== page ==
Found In Translation
11 Feb - 01 May 2011
11 February – 1 May, 2011
In our globalized world, with political, economic, and cultural issues intertwined across nations, boundaries between the local and global have all but disintegrated. The necessity, and the difficulty, of communicating across cultural and historical divides is now an unavoidable aspect of our lives. Within this context, translation, in both its linguistic and more figurative senses, has become a fundamental tool for making sense of reality. Unlike ever before, we must consider what can be lost (or gained) in translation, and what effects these endless transformations have on the world around us.
Found in Translation brings together recent works by eleven artists who look to translation as both a model and a metaphor to critically comment on the past and to produce richly imagined possibilities for the present. For these artists, converting a text from one language to another exposes a discursive field in which the terms of identity—class, race, religion, sexuality—are negotiated, and meaning is generated. An apparently straightforward linguistic task therefore becomes a microcosm for the interaction between cultures, laden with power relations but also open to new aesthetic possibilities. Delving equally into history and fantasy, the works on view here investigate diverse political and social contexts; at their hearts, language continues to provide the crucial link between the cultures and temporalities they explore.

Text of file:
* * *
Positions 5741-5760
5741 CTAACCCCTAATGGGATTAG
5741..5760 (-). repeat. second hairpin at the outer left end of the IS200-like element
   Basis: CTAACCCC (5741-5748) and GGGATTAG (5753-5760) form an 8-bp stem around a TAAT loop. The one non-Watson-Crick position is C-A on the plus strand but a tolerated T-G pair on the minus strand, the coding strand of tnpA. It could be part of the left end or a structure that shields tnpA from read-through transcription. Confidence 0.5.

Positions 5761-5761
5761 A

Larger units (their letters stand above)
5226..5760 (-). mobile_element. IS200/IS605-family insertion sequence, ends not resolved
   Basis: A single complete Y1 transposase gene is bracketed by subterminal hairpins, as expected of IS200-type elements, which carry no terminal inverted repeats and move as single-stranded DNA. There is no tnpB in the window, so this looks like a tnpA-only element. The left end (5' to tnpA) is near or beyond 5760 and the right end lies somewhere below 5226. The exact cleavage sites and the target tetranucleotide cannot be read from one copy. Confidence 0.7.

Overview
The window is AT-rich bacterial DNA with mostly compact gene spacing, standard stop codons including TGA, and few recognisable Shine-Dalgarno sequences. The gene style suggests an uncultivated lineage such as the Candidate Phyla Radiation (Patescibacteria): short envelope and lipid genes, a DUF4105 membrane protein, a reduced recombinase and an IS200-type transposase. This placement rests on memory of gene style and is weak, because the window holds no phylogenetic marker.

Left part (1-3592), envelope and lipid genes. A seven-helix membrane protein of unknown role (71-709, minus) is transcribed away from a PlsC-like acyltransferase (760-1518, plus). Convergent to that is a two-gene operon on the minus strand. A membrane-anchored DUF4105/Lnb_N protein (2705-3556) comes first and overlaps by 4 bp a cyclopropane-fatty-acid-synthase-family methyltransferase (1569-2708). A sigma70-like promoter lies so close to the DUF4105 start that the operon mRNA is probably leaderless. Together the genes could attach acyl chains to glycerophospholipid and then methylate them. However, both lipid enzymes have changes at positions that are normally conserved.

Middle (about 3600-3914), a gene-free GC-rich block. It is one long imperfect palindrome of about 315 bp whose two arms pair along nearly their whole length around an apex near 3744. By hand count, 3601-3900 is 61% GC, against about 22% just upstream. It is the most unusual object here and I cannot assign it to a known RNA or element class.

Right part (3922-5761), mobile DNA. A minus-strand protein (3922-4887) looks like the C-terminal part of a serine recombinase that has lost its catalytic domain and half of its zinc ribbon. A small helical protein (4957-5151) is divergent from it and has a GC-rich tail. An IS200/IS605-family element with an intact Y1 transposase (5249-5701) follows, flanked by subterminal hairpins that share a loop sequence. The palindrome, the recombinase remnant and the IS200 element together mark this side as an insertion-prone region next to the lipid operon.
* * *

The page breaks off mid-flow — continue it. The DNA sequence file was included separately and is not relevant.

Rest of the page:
Because language is experienced in real time, Found in Translation concentrates on the time-based mediums of video, film, and 35 mm slide installation, which also allow artists to create immersive environments for their conceptual investigations. Acts of reading and speaking predominate: Patty Chang, Keren Cytter, and Lisa Oppenheim create cinematic reinterpretations of texts that feature or have been transformed by literal translations. Paul Chan, Brendan Fernandes, Sharon Hayes, Carlos Motta, Jenny Perlin, and Sharif Waked look to political history, reperforming and documenting written material from the past to approach issues of identity, protest, privacy, and free speech in the present. Omer Fast and Steve McQueen expand on these temporal displacements, using spoken language to disorient and reposition basic assumptions about contemporary society. Together these artists highlight ways that translation can illuminate the complex historical and political processes that govern life today.